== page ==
It’s like someone who has really great good luck and wins the lottery. You may envy them for a moment, but it doesn’t make a difference in your immediate life, so you move on. You don’t hate them for it. It also reminds me to embrace the good days. I shouldn’t waste my time feeling guilty, because that’s not doing me any favors. Instead, I should hang onto the good days and run with them.

The good days don’t always last

Those good days don’t always last, so instead of fretting over things that are silly and out of my control, I should choose to accept the good days and pursue them with joy. I shouldn’t feel guilty for feeling well, and for feeling “normal,” I should be elated! So as 2019 is here, that’s a goal I’m going to accomplish: less guilt, and more celebrating when I feel my best and dare I say it, MS-free. It doesn’t happen often, but when it does it’s definitely worth a happy dance!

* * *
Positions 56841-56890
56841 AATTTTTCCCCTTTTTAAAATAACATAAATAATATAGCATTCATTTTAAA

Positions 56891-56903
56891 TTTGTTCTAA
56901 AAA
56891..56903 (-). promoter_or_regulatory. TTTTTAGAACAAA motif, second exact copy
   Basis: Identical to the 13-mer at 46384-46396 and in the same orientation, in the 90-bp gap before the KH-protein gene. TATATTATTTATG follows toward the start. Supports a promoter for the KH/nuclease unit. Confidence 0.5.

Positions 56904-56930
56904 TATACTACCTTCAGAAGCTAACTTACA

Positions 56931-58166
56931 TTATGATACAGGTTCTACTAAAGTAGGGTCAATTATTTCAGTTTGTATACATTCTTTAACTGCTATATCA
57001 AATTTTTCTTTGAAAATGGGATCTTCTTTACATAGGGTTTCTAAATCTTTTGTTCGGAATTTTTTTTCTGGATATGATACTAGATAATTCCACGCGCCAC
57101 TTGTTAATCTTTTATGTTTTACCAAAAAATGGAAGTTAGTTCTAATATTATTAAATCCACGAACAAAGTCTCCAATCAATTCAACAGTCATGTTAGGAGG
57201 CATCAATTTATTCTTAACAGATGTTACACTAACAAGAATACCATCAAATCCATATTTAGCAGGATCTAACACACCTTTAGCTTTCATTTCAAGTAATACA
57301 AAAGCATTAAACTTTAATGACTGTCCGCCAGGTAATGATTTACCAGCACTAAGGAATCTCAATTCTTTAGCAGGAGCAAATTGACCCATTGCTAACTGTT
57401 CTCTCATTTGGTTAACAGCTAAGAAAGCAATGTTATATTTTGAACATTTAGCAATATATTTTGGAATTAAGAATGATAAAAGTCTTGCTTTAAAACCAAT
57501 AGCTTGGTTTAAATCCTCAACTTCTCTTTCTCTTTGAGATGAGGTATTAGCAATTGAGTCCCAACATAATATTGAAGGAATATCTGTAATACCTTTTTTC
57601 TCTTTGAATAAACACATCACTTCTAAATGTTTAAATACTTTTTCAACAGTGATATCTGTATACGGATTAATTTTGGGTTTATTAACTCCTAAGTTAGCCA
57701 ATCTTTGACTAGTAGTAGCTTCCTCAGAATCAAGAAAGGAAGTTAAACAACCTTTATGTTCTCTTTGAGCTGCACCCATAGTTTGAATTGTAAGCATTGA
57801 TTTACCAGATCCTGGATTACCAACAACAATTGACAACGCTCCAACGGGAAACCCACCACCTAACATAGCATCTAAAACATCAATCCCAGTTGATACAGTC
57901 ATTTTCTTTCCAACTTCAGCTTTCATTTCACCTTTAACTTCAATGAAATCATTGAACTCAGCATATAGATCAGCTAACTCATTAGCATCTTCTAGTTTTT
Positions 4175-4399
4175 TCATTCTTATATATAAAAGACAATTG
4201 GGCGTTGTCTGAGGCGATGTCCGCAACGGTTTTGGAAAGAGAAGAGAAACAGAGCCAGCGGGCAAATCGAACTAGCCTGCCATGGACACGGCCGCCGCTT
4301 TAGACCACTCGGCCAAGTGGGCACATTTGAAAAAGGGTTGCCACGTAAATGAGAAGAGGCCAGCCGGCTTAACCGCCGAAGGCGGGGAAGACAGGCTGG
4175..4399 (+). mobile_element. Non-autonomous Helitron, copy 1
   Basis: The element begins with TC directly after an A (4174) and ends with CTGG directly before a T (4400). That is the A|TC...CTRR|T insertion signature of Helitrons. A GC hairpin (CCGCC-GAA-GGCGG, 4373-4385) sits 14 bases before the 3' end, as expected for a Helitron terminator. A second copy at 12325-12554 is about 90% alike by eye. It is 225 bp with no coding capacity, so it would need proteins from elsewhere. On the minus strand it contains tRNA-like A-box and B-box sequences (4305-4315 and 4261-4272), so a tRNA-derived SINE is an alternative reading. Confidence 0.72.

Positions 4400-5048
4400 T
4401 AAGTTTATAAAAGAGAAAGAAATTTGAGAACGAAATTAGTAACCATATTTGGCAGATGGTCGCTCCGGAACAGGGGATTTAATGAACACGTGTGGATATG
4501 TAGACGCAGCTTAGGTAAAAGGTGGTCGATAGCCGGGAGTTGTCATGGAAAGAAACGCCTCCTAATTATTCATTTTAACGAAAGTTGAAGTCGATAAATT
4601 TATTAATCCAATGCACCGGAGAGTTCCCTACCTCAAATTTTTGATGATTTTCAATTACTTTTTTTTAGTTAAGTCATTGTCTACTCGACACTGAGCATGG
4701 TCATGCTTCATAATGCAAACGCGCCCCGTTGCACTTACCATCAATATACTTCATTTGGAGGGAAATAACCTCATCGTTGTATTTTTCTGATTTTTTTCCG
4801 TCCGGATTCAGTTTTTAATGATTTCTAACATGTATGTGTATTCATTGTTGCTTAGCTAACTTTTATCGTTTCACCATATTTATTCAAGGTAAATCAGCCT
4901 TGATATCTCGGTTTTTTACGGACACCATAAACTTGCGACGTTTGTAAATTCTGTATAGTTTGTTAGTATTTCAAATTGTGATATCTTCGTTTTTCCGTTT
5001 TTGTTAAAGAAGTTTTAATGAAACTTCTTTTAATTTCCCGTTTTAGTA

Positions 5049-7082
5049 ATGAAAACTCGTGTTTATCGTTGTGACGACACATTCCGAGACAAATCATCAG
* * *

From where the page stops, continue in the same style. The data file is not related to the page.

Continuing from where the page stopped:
XOXO,
Calie

This article represents the opinions, thoughts, and experiences of the author; none of this content has been paid for by any advertiser. The MultipleSclerosis.net team does not recommend or endorse any products or treatments discussed herein. Learn more about how we maintain editorial integrity here.

Comments

  • mcleod6699
    9 months ago

    Calie,

    I told my wife this very thing. “I have felt so good for so long, I sometimes wonder if I have it!?” Not that I want to feel the way I did about 5 years ago, but because I look around and notice that I am “normal” again. Nobody can tell, nobody would guess, but I have it. Someday I won’t be so lucky, but today I’m trying not to feel guilty about feeling good.

    I’m not glad you have MS or feel guilty, but I’m glad I’m not the only one that feels guilty about feeling good. (That’s a mouthful)

    Thanks for sharing!

    Mike

  • Calie Wyatt moderator author
    9 months ago

    @mcleod6699 I’m so glad someone else understands what I mean. It’s a relief to know others in the community get it. Of course, neither of us wishes to have MS, but it sure is nice to find the good days and to feel good about them!!

    Wishing you the best, Calie

  • Onlyup
    10 months ago

    Calie,